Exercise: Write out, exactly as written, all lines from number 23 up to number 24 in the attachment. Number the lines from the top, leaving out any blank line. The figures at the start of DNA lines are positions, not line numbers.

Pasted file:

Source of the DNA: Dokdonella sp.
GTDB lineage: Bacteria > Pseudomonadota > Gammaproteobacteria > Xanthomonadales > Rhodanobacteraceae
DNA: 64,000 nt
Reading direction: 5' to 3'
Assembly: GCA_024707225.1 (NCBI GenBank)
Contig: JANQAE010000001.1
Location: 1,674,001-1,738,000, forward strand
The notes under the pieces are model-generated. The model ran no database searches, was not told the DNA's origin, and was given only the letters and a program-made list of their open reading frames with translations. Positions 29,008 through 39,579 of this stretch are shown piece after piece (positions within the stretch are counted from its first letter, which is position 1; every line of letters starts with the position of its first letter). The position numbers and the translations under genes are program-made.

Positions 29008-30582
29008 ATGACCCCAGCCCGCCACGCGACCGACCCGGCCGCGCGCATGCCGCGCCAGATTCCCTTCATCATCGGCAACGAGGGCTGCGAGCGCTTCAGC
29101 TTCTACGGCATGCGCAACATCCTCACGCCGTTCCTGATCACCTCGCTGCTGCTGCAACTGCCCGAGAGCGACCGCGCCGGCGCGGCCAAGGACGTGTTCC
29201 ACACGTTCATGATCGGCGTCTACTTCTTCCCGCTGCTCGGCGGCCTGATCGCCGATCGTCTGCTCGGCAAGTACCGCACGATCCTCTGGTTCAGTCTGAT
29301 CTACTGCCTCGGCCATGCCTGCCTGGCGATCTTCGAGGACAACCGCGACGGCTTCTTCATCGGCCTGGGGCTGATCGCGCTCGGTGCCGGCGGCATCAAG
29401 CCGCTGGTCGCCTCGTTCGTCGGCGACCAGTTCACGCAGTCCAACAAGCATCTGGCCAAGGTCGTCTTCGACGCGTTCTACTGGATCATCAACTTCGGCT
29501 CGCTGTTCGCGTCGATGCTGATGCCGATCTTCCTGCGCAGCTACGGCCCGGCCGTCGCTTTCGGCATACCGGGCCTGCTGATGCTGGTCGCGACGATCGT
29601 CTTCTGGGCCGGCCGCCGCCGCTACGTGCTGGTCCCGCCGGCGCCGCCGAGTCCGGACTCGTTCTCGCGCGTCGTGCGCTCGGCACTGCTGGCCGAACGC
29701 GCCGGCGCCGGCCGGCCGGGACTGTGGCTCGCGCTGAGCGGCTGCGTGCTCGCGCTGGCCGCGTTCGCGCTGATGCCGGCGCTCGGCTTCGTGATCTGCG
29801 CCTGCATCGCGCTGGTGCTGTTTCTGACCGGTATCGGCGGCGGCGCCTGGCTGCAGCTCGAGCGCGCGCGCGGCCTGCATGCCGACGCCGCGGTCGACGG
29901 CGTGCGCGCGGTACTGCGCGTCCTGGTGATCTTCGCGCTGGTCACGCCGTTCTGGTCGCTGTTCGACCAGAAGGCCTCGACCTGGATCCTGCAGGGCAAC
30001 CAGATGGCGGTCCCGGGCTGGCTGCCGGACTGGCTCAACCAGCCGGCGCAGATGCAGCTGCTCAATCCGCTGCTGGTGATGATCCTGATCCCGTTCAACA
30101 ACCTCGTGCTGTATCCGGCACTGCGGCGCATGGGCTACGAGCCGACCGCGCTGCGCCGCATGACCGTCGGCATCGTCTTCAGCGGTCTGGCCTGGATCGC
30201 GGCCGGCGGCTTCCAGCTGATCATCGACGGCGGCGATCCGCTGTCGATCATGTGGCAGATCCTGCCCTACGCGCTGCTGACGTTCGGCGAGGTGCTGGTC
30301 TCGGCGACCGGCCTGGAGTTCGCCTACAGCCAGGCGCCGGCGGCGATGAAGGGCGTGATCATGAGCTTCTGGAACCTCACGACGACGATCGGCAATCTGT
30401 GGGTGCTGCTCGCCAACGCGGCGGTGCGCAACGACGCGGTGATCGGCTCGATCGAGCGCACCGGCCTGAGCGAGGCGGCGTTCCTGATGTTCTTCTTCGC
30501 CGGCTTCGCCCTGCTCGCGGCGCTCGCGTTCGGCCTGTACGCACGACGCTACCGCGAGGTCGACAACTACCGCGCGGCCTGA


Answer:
30301 TCGGCGACCGGCCTGGAGTTCGCCTACAGCCAGGCGCCGGCGGCGATGAAGGGCGTGATCATGAGCTTCTGGAACCTCACGACGACGATCGGCAATCTGT
30401 GGGTGCTGCTCGCCAACGCGGCGGTGCGCAACGACGCGGTGATCGGCTCGATCGAGCGCACCGGCCTGAGCGAGGCGGCGTTCCTGATGTTCTTCTTCGC